The HyperScan is a video game console that was released by Mattel on October 23, 2006 and discontinued in 2007. In an attempt to cash in on the trading card game craze (and possibly also replicate the success of the infamous Barcode Battler), Mattel sold trading cards with an RFID chip for the HyperScan to scan to load new characters and abilities into the game.
It is the third worst-selling console of all time (tied with the LaserActive if the latter is counted), with estimated sales of just 10,000 units, though reportedly most of them had to be returned due to the fact that it was prone to failure.
Why It Flopped
- Incredibly Long loading times (over one minute), rivaled only by Commodore 64 and Neo Geo CD. In fact, some games have multiple loading screens at once between gameplay.
- The system is neither reliable nor well-designed. Shane Luis of Rerez had to go through at least 4 systems before he had a working one for review.
- The RFID reader is unreliable, making it hard to scan cards, and you need to constantly scan cards.
- The bottom of the system does not lay flat on any surface and lacks rubber feet, making the console prone to sliding around; if the console moves while the game disc is spinning, the disc will likely get scratched.
- Like the Atari Jaguar CD, the optical drive of the HyperScan is prone to failure.
- The A/V output cables are hardwired into the system, so if they get damaged, your console becomes a paperweight unless you know how to solder.
- Only five games were released for the system, with the sixth game believed to be in limited quantities and the release of a seventh game canceled.
- This console's gimmick was not well thought out with the concept of having to use cards to play the game.
- All the games were broken, unoriginal, dated-looking, and were poorly designed with awful controls, gameplay, etc.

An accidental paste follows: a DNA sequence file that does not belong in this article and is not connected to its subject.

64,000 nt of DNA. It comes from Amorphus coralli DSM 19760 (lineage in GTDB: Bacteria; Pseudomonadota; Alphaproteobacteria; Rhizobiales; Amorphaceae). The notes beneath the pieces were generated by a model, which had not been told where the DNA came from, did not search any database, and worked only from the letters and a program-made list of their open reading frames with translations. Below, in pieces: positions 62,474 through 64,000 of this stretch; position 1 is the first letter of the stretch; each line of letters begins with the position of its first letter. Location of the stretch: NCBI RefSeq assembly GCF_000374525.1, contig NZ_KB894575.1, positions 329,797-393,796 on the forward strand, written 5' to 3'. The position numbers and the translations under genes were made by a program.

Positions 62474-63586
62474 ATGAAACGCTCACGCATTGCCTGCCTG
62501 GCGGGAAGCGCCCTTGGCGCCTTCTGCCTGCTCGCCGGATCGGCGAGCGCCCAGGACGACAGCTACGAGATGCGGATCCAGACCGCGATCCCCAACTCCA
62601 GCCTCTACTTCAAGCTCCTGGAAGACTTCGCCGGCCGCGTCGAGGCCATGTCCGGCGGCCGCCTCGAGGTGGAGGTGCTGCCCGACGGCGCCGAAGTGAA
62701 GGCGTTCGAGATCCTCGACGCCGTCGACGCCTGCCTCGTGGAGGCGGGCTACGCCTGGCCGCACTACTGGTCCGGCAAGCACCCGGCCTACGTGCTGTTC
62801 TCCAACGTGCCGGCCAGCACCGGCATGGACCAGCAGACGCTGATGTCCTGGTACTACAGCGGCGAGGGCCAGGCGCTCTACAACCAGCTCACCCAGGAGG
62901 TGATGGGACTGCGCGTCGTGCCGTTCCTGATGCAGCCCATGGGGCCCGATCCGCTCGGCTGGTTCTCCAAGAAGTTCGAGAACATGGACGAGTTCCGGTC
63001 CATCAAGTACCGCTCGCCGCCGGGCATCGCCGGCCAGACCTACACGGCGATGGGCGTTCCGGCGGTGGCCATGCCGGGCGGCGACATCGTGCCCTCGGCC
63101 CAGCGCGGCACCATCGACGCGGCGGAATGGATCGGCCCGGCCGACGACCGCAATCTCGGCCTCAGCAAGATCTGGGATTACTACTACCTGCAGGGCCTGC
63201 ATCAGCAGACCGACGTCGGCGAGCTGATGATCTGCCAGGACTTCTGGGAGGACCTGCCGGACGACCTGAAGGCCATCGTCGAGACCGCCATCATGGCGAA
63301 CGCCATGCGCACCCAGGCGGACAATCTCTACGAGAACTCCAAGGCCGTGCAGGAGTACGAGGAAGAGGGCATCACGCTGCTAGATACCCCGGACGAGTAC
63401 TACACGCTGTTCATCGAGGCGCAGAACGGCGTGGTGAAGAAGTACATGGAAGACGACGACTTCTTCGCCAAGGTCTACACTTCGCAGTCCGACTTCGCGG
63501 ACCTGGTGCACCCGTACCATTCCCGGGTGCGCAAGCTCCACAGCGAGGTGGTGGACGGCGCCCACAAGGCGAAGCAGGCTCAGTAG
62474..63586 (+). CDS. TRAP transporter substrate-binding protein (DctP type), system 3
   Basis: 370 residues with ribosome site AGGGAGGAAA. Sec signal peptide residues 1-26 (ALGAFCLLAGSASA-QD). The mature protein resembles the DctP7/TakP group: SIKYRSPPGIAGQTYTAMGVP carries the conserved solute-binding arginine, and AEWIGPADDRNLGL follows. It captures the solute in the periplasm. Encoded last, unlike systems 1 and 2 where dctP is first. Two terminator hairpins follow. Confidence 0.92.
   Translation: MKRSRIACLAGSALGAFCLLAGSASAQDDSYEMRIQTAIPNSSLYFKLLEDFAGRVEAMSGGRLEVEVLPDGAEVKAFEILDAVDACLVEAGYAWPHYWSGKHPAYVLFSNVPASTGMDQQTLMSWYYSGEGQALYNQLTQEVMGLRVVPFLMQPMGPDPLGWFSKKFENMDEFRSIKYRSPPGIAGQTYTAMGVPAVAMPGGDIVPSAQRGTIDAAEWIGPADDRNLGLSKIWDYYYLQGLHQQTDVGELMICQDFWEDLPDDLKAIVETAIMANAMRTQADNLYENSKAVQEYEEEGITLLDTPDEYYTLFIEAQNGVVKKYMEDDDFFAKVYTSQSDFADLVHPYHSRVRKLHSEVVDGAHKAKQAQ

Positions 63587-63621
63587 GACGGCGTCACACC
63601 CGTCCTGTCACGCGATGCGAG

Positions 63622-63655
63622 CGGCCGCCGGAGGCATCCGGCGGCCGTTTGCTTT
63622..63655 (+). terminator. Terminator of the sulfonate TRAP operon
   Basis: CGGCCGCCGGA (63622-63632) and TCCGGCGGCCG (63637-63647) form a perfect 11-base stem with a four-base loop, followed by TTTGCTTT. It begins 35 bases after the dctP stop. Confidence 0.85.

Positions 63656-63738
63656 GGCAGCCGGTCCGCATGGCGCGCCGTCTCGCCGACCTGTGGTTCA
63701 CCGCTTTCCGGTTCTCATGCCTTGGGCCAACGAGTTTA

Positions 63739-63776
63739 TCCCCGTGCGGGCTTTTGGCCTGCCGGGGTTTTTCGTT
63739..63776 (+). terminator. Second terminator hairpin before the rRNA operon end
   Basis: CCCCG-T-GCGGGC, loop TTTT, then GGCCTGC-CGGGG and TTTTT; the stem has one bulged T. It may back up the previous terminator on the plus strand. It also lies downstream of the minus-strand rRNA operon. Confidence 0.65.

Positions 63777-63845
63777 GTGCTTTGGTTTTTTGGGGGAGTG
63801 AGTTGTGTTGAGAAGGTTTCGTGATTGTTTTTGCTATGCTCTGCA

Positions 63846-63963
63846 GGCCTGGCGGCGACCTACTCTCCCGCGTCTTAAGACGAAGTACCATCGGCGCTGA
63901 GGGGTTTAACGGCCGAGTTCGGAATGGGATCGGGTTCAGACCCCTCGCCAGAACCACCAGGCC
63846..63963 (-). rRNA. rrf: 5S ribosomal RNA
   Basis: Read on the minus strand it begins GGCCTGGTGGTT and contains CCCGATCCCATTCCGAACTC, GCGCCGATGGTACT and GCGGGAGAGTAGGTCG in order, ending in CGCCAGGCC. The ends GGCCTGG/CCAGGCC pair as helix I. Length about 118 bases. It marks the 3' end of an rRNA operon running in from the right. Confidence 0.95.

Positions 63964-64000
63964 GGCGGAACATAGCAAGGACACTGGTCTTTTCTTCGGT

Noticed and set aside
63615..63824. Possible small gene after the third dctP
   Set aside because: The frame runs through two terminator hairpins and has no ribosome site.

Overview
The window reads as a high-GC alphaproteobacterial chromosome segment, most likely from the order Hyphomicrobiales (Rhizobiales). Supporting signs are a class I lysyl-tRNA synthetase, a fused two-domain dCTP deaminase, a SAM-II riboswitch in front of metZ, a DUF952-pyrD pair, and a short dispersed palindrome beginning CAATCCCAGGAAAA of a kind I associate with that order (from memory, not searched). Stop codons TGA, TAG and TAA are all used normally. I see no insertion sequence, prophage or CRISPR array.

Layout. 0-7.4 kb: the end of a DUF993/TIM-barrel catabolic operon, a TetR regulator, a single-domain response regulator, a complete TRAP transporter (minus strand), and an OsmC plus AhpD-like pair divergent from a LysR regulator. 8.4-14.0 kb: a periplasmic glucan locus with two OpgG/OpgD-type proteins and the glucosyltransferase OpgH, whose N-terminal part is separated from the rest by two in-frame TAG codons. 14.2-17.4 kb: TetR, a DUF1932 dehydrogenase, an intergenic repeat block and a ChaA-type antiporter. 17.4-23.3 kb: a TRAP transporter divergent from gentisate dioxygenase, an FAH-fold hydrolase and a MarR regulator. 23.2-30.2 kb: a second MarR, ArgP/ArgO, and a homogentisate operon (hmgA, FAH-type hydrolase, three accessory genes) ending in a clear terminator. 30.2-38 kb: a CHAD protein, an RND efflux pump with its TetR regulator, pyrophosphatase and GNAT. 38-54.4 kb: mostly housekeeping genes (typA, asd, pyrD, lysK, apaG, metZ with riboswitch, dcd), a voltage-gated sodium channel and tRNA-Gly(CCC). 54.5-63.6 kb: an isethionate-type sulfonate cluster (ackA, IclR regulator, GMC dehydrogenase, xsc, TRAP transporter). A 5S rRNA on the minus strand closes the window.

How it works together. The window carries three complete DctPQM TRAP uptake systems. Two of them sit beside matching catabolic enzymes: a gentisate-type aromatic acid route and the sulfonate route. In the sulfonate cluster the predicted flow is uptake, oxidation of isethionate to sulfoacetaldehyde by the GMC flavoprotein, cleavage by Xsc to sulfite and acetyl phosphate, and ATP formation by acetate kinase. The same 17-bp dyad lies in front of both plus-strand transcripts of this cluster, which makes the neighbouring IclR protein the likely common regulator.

- It's an inconvenience having to scan cards during gameplay because you usually need three types of cards: one for the characters, one for the characters' abilities, and one to save your progress.
- The controller's buttons were very stiff, not going down much. Also, the controllers use a 6-pin mini-DIN connector, the same connector used for 90s PC keyboards and mice, rather than USB, even though there is a USB port on the backside of the console, which is not used for anything.
- Lackluster specs compared to the main three consoles at the time (Xbox 360, PlayStation 3, and Wii) their predecessors (Xbox, PlayStation 2, and GameCube), or even the Sega Saturn, and only about comparable to the Game Boy Advance, which explains why the games had substandard graphics. The HyperScan's system architecture is more similar to cheap plug and play systems than to mainstream consoles.
- The cards are a physical form of Loot Boxes and on-disc DLC.
- All of the game content is on the disc but is locked away without the appropriate card. With how short-lived the console was, many card releases were scrapped, meaning that game content was rendered inaccessible, short of reverse engineering the console to bypass the in-game locks.
- The console relied on the razor and blades business model. While the system unit and games/starter packs themselves were relatively inexpensive (US$70 for the console and US$20 for games/starter packs), the 6-card booster packs at US$10 each effectively pushed the games' prices to over US$100 per game at bare minimum (i.e., no duplicate cards) for a complete experience. For a little extra, you could buy two brand new Triple-A games for the Xbox 360 or PS3. What makes this worse compared to RFID-based toys-to-life games like Skylanders or Disney Infinity is that unlike those games, the packs hide what you can get, which eventually results in gambling for specific cards.
- Instead of a character select screen, the game needs the player to scan a character card in order to select a character.
- The controls are very unresponsive.